Clarence F. Stephens (born July 24, 1917) was the ninth African American to receive a Ph.D. in mathematics. He is credited with inspiring students and faculty at SUNY Potsdam to form the most successful United States undergraduate mathematics degree programs in the past century.
One of six children, he was orphaned at the age of eight at Harbinger Institute, a boarding school in his native South Carolina.
Stephens graduated from Johnson C. Smith University in 1938 with a B.S. degree in mathematics. he received his M.S. (1939) and his Ph.D. (1943) from the University of Michigan. He was the 9th African American to receive his Ph.D in mathematics.
After serving in the U.S. Navy (1942–1946) as a Teaching Specialist, Dr. Stephens joined the mathematics faculty of Prairie View A&M University. The next year (1947) he was invited to join the mathematics faculty at Morgan State University.
From research to teaching
As a Mathematics Association of America (MAA) biography explains, “Dr. Stephens' focus was on being a research mathematician, so he accepted the position in part because he would be near a research library at Johns Hopkins University. While at Morgan State University, Dr. Stephens became appalled at what a poor job was being done in general to teach and inspire students to learn mathematics. He changed his focus from being a researcher to achieving excellence, with desirable results, in teaching mathematics.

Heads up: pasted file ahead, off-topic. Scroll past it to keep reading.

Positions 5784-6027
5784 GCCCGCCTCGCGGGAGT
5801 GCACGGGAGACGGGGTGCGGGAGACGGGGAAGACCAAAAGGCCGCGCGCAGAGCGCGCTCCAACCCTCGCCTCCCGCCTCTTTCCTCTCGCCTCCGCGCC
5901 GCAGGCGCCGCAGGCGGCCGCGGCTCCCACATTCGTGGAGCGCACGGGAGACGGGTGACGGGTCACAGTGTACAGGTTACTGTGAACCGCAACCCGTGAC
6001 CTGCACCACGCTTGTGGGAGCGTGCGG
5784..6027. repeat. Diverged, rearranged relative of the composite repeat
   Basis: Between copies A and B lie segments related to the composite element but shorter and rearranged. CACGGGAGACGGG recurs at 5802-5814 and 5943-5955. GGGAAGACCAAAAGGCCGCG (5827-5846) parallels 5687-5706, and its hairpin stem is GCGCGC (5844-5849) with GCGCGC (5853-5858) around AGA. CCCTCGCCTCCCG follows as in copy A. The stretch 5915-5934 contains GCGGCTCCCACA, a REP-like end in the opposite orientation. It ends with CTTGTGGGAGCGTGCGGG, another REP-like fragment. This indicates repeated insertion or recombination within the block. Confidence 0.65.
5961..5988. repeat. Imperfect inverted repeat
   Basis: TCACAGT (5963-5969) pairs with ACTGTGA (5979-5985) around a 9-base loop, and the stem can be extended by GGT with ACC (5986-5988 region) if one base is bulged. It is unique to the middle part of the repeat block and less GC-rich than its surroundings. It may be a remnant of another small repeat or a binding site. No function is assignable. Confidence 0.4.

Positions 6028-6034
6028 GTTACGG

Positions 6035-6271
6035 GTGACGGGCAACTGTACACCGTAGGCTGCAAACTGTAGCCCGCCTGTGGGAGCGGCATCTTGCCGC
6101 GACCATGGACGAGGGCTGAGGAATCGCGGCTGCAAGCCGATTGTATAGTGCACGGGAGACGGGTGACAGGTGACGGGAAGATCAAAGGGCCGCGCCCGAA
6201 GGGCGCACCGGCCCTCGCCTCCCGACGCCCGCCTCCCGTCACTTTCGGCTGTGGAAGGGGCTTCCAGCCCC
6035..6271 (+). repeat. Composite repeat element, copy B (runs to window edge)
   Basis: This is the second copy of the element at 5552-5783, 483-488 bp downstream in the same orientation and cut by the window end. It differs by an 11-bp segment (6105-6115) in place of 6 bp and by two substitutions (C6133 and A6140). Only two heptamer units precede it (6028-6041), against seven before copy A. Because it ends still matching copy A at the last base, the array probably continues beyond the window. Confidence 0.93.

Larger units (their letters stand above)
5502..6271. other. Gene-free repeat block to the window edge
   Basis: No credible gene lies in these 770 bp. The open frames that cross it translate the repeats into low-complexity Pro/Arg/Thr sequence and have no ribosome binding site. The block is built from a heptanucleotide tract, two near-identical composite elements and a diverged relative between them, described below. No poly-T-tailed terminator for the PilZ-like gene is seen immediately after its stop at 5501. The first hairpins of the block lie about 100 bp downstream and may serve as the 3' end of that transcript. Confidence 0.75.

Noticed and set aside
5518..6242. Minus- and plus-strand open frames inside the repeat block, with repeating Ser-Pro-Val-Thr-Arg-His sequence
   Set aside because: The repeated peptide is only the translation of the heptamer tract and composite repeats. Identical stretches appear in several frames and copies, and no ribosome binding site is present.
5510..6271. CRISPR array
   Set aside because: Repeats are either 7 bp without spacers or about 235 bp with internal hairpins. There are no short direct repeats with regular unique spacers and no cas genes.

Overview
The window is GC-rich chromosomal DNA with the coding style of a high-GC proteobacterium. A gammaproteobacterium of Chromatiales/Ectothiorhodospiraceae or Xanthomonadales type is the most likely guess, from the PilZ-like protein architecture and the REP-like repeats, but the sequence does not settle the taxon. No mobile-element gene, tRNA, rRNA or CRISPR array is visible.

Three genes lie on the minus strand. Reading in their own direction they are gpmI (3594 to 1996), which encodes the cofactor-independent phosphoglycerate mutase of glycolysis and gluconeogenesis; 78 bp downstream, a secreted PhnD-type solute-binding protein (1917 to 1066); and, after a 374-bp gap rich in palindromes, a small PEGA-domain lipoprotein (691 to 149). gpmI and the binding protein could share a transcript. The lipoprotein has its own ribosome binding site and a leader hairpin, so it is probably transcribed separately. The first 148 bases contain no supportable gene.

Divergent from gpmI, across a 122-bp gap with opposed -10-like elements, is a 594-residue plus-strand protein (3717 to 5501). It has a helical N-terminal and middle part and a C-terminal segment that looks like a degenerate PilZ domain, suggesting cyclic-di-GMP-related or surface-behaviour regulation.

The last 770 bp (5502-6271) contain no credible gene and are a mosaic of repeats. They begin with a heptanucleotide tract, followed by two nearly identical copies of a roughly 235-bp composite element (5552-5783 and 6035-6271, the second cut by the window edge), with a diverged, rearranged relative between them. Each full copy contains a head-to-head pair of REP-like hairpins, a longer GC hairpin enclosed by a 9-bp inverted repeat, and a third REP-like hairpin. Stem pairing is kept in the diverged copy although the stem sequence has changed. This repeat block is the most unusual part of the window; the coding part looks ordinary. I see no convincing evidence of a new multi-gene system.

Dr. Stephens remained at Morgan State until 1962, at which time he accepted an appointment as professor of mathematics at SUNY Geneseo. In 1969 he left Geneseo to join the mathematics faculty at SUNY Potsdam, where he served as chair of the mathematics department until his retirement in 1987.
The MAA biography reports that during Dr. Stephens’ tenure at SUNY Potsdam "the department became nationally known as a model of teaching excellence in mathematics. For several of these years the program was among the top producers of mathematics majors in the country. The teaching techniques that Professor Stephens introduced at Potsdam, and earlier at Morgan State, have been adopted by many mathematics departments across the country. They have been described in publications by the MAA, and recently in a book, Math Education At Its Best: The Potsdam Model, by Datta (Center for Teaching/Learning of Mathematics, 1993)."